A simple shoemaker, Alejandro has rural ties and has a serious but sweet wife named Petrona. They have a few children, the oldest being a source of great worry because at 18 years old, he, César, is starting his mandatory military service.

These kinds of reflexions come about during this type of gathering: the seemingly mundane worries of Alejandro, a man who wakes up at 5am because his routine of waking up at dawn to arrive at the factory has created an internal clock, become worries for us all.

These six days of hunger strike have allowed those of us who work or worked in Manaco, to relive stories full of dignity, solidarity and reciprocity, of anguish and joy, of our struggles and encounters during the last 30 years. We remember our brothers’ and sisters’ nicknames, and we remember also the persecution—living in clandestinity, assasinations of our comrades in struggle. As Max here says: Let these words be a product of reliving that historical memory which we find marvelously fresh and intact thanks to this strike creating that marvel and blessing.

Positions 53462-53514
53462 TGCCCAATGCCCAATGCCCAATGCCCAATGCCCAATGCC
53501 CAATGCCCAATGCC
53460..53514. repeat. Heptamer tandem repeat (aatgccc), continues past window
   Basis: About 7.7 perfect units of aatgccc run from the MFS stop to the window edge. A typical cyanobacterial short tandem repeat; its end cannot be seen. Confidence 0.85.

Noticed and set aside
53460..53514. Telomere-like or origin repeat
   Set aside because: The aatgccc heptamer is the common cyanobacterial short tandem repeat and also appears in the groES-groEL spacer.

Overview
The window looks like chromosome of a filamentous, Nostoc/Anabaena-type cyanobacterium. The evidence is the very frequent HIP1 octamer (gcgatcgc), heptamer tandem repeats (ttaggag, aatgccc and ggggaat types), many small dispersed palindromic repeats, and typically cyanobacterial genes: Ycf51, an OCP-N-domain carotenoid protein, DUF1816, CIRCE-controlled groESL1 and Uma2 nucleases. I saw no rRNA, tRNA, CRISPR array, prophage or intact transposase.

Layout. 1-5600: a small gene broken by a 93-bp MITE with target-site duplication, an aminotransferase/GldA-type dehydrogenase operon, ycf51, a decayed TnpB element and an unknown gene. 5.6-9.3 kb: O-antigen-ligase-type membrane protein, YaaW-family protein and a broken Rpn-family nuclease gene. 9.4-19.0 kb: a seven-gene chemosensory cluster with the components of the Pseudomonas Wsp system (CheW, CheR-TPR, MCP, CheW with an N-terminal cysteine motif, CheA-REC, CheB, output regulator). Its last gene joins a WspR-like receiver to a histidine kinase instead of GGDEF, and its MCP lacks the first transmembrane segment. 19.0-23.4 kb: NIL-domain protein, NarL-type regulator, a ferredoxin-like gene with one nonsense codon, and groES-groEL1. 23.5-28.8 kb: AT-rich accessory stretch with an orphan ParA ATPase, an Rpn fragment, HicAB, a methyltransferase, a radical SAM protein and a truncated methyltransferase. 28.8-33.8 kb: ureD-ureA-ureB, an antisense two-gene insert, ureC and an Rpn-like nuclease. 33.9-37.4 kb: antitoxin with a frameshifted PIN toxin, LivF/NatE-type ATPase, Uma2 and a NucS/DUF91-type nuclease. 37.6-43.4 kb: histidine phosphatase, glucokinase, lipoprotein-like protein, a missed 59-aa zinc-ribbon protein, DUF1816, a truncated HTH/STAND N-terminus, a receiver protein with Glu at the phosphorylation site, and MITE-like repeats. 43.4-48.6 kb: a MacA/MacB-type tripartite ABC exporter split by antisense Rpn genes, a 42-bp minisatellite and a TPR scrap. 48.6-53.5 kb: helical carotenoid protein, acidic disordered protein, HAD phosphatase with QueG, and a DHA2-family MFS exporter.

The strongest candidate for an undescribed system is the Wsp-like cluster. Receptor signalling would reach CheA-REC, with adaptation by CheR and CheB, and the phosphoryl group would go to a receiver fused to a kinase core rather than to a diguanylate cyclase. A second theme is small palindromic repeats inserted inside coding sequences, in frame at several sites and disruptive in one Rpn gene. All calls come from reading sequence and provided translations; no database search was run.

If neoliberalism left something intact, it was the factory worker movement, the industrial workers of the cities who, despite all the difficulties of this 25 year of struggle, have managed to maintain our culture and values, tucked inside our hearts and veins and houses and factories and union headquarters.

The miners movement is living out a stage of organic cultural and ideological restructuring; the construction workers movement has been boxed-in by city government; the truckers are all but wiped out, not to mention the sad state of the rail workers. The proletariat continues to resist being totally destroyed: the water, gas, electricity and telephone workers are trying to restructure themselves, but only along trade lines.

Meanwhile, the factory workers movement, almost 100% subject to the whims and capital of large transnationals such as Vitro, Coca Cola, Pepsi, Bata, Unilever and others have configured a common platform everywhere with a young workforce, still scared and ignorant of their rights and in a neoliberal culture dreadfully drowning in individualism and irreverance. In other words, workers’ historical memory of has been eliminated. Our brothers and sisters DO NOT KNOW who they are. One again, the have lost their identity.